People often think the government is stodgy and slow to change — and in many ways it is. But the government does have some pretty interesting pockets of innovation. (I promise I have a point.) I am a huge fan of visiting national parks and collecting stamps for my National Park Passport. Unsurprisingly, it’s a very paper-based experience. But, the NPS also has an amazing app where you can keep track of all the parks you’ve visited, collect virtual stamps, and create lists of parks you want to visit. You can even see what parks are near you, if you’re stuck for something to do on a weekend. The NPS app is a great case of understanding the evolving needs of customers. The NPS is likely never going to get rid of unigrid brochures, but they have brought the traditional paper brochure into the 21st century — while taking advantage of some unique mobile-only features.

So how do companies better understand the needs of their customers? Step one is simply to ask. Like most dads, mine is famous for saying “When you assume you make an ass out of you and me,” but assuming what customers want can get us in a world of hurt.

The second thing I’d say — and this is really tied to the first point — is to look behind the ask. All of us are probably familiar with using poorly designed enterprise software that has six different ways to search, because at some point five years ago one customer said, “Hey, I want to search this way,” and instead of asking why, a developer tried to be helpful and dropped in another box to search.

Finally, understand that your customer isn’t static. People can be slow to change, but eventually they do, whether they’re jolted forward because of an external force like the COVID-19 pandemic or they’re just slowly brought along. I’m sure Harry Bosch thought he’d be returning calls from a pay phone forever, but eventually even he ditched the pager.

Bridging the Empathy Gap in Customer Focus

How can businesses effectively bridge the empathy gap with their customers, and what are some common mistakes to avoid in this process?

No company sets out to say “We don’t want to focus on the customer,” but the reality is that a lot of companies end up there through no fault of their own. That’s because it’s easy to lose focus on the customer. Sales targets, quarterly earnings goals, meetings, KPIs, OKRs, must-win battles … every box you check can pull you away from worrying about your customer and their needs.

The founder of my last company used to say, “Make decisions with the customer in mind and the money will follow,” and I’ve always thought that was a succinct way of keeping focus on the customer. A lot of us will make decisions to hit a quarterly KPI or make a sales target, but it’s not the right decision for the customer in the long term. Eventually those small cuts will turn into a torrent and you’ll get divorced because you left dishes by the sink. Instead, treat others like you’d like to be treated – with respect, with care and with compassion. Set your ego aside and listen. Pay attention to the unintended consequences of policies and procedures. But most of all, think about your customer — not a mythic persona, but a real customer you know. Would you feel comfortable with them dealing with whatever you’re thinking about? If the answer is no, go back to the drawing board and try it again.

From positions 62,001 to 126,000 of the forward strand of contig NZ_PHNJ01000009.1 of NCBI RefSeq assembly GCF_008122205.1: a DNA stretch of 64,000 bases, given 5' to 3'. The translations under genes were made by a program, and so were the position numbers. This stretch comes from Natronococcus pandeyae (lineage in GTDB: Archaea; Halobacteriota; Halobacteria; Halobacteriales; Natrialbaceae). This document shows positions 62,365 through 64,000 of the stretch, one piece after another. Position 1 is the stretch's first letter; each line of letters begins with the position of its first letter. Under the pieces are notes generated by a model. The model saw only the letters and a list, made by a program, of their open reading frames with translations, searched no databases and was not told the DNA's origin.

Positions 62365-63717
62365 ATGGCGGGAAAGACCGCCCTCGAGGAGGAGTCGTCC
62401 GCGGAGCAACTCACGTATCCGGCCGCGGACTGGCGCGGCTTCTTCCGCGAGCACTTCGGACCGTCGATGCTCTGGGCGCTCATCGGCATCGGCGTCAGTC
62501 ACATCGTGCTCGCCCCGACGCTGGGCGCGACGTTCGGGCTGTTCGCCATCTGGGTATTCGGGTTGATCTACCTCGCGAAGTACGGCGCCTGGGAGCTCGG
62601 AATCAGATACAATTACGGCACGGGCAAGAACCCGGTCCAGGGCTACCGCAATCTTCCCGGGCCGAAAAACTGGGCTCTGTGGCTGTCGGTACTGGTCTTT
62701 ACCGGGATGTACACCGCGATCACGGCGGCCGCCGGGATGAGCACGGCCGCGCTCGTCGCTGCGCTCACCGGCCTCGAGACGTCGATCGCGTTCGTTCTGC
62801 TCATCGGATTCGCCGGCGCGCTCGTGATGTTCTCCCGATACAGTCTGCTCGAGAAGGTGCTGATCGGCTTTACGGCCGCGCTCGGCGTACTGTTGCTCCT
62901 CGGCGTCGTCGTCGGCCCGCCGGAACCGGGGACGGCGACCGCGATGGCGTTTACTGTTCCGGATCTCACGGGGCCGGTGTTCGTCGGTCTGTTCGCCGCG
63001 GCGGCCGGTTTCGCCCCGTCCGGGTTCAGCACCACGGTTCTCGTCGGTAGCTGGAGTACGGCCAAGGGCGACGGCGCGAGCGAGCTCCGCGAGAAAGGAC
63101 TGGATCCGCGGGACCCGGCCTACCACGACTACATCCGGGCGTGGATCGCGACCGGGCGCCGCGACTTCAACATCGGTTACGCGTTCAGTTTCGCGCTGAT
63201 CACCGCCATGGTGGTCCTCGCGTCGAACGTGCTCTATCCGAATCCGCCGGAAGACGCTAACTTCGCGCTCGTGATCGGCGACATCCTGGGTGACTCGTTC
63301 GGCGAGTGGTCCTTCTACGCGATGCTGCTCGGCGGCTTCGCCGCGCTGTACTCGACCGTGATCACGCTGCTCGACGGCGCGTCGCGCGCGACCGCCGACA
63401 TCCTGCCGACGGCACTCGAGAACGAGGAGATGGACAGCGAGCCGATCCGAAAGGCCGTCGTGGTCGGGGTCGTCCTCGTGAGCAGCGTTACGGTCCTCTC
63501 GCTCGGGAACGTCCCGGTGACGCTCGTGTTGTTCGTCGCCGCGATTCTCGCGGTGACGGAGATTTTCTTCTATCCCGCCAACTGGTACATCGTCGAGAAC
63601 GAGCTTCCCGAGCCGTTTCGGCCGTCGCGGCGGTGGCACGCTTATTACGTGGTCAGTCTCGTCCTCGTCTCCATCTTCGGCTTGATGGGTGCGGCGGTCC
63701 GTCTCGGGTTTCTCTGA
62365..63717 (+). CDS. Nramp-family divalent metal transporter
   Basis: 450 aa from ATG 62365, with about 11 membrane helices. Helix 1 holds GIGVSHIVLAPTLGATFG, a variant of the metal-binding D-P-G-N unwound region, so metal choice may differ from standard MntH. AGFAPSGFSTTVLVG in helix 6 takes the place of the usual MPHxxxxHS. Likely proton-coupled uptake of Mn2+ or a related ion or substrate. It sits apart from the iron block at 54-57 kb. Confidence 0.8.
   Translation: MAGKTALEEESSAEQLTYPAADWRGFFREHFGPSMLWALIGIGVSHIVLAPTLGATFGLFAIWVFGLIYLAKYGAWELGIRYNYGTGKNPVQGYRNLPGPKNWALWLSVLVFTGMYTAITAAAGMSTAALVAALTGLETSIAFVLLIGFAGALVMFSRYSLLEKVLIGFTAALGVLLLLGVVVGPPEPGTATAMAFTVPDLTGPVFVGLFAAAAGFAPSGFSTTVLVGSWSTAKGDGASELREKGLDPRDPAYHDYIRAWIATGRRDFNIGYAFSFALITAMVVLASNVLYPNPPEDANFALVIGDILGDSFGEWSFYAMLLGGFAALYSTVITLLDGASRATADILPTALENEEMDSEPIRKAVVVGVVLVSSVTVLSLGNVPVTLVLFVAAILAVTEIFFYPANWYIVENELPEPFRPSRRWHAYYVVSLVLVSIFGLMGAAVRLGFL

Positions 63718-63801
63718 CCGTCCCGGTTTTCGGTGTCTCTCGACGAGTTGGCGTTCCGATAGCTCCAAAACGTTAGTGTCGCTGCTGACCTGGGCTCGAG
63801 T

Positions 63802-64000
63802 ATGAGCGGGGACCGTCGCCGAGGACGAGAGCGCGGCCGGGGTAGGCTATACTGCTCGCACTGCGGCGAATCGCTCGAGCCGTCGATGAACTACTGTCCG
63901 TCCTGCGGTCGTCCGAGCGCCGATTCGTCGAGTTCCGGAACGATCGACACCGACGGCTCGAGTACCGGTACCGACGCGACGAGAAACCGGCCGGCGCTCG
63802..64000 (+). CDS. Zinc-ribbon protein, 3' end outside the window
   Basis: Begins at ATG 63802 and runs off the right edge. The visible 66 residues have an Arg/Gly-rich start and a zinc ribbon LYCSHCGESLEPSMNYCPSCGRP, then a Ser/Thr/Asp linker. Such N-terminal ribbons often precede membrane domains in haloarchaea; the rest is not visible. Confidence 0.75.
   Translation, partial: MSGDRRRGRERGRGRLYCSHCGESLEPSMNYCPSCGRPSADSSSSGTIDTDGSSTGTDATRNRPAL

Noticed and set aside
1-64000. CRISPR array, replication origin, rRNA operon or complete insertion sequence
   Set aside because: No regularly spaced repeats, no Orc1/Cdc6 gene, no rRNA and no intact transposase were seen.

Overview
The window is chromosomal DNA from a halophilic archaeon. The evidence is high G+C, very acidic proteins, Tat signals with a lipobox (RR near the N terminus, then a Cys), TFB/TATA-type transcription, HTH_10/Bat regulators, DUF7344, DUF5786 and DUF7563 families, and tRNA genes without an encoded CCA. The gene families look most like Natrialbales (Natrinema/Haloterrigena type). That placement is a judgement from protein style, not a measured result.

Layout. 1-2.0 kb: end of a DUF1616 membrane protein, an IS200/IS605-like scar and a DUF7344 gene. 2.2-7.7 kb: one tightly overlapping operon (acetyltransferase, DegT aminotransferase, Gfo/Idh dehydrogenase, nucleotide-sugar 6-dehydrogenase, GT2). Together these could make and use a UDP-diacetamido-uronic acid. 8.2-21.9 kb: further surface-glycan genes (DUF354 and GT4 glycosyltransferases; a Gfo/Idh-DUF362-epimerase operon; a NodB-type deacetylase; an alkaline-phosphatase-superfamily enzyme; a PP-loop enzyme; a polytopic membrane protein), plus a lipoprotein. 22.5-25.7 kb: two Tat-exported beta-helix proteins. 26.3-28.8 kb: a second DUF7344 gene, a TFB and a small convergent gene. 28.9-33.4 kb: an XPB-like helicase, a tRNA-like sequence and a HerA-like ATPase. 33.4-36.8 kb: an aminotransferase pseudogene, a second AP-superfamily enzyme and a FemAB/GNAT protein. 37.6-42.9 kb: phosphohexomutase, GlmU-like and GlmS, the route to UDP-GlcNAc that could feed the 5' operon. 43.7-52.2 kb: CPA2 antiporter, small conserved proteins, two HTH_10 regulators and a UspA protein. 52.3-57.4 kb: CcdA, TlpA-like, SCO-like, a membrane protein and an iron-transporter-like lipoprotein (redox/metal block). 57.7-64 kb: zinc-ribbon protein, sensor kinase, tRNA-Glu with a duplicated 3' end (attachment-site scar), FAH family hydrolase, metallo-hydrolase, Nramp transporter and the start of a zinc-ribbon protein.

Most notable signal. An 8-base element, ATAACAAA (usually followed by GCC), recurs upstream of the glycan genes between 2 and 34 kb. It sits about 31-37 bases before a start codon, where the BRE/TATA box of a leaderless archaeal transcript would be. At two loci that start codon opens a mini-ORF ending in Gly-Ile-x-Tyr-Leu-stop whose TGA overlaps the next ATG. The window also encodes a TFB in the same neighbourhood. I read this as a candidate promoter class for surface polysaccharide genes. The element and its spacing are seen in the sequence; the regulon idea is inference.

And, if you want to read more of my thoughts on empathy, you can check them out here.

Mastering Customer Journey Mapping Essentials

From your experience, what are the critical components of successful customer journey mapping, and how can businesses use this tool to improve their customer experience?

I’m a big fan of customer journey mapping. As I discussed in my column a few months ago, I really think journey mapping helps solve the problem of the blind man eating the elephant. So many of our customer-facing processes involve multiple teams, and it’s rare for those teams to step back and walk through the process from the customer’s viewpoint. They’re all eating their own piece of the elephant, and they don’t even realize it.

Picture signing up for an account on your website. Maybe it takes five steps across your web browser, your phone and your email. This likely works fine for you — especially if you have several back-end systems that don’t talk to each other — but what about your customer? We need to simplify processes and improve communication, so customer-facing processes feel personal and intuitive, even when they are delivered at scale.

The reality is no one sits down and says, “I want to design a process that our customers will hate.” Processes evolve over time. People leave, systems are sunsetted, new systems are added, and you end up with a mishmash of back-end and front-end systems that create a terrible customer experience. You also end up with the other problem with evolution — change happens so slowly that no one realizes there is another way to live!

To me, the critical components of successful journey mapping are having the right people in the room, being biased toward change, and starting small. Don’t think you have to rearchitect your entire company in one fell swoop. Starting with a simple yet painful process, using some post-its on a wall, and identifying quick wins are probably the most important parts of the process. Otherwise, you’ll be sitting in the same spot in three years, still wondering why your account registration process is so painful.